(This March 27 story was corrected to show in headline that at least three people were killed, not two)
(Reuters) - At least three people died in a four-alarm fire that swept through a residential building in Oakland, California, on Monday, officials said.
The fire broke out at about 6 a.m. local time, ravaging a building that media said had been the target of safety complaints.
One of the dead was identified as Edwarn Anderson, 64, said Deputy S. Sobrero, a spokesman for the Alameda County Coroner’s office. He did not release the identity of the other victims.
The Alameda County Sheriff’s Office said on Twitter three people were killed in the fire and a fourth person was missing.
Firefighters said earlier on Twitter that crews were being withdrawn from the building after the roof and some floors were “compromised.”
Video footage on local media showed smoke billowing into the sky from the building as firefighters poured water onto the flames.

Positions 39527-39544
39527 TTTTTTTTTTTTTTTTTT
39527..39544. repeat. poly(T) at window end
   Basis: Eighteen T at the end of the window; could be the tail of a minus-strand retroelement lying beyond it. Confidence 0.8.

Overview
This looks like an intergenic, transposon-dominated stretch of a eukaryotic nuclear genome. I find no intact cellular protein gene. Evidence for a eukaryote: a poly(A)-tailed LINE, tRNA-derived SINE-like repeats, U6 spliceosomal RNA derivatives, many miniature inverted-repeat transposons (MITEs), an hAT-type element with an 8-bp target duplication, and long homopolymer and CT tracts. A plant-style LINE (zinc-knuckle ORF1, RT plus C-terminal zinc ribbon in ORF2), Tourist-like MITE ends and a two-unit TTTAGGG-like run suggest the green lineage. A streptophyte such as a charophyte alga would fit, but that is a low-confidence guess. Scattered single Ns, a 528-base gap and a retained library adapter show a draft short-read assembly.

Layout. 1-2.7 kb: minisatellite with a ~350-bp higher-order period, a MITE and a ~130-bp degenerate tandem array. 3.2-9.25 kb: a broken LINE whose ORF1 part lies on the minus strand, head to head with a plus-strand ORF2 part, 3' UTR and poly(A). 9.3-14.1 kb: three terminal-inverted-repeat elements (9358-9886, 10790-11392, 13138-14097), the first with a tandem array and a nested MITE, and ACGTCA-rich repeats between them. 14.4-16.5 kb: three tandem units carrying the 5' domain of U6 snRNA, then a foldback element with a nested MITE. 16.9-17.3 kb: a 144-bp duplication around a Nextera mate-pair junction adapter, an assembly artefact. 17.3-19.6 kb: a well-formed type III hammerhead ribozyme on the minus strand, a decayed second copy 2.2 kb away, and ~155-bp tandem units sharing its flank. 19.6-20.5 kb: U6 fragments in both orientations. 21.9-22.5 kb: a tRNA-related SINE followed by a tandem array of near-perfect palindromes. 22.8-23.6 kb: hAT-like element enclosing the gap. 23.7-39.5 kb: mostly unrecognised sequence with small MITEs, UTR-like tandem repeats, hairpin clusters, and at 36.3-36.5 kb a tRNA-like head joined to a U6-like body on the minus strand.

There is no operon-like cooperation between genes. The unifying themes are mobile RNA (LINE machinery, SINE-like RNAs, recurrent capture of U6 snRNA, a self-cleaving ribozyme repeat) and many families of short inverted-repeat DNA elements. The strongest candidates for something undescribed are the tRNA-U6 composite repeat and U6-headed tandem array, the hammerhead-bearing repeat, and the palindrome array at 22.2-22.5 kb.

Firefighters rescued at least seven people from the blaze, the San Francisco Chronicle reported. The newspaper said the building on San Pablo Avenue was leased by agencies running housing and social service programs.
It reported that numerous complaints had been lodged against the building for safety and sanitation problems, citing city records.
Last December, 36 people were killed when a fire erupted at a dance party at a sprawling, two-story warehouse in Oakland known as the Ghost Ship that had been leased to an artists’ collective.
It was the deadliest blaze in the United States since 100 people perished in a 2003 nightclub fire in Rhode Island.
Reporting by Dan Whitcomb in Los Angeles and Tom James in Seattle; Additional reporting by Sharon Bernstein in Sacramento, California and Brendan O'Brien in Milwaukee; Editing by Bernard Orr and Paul Tait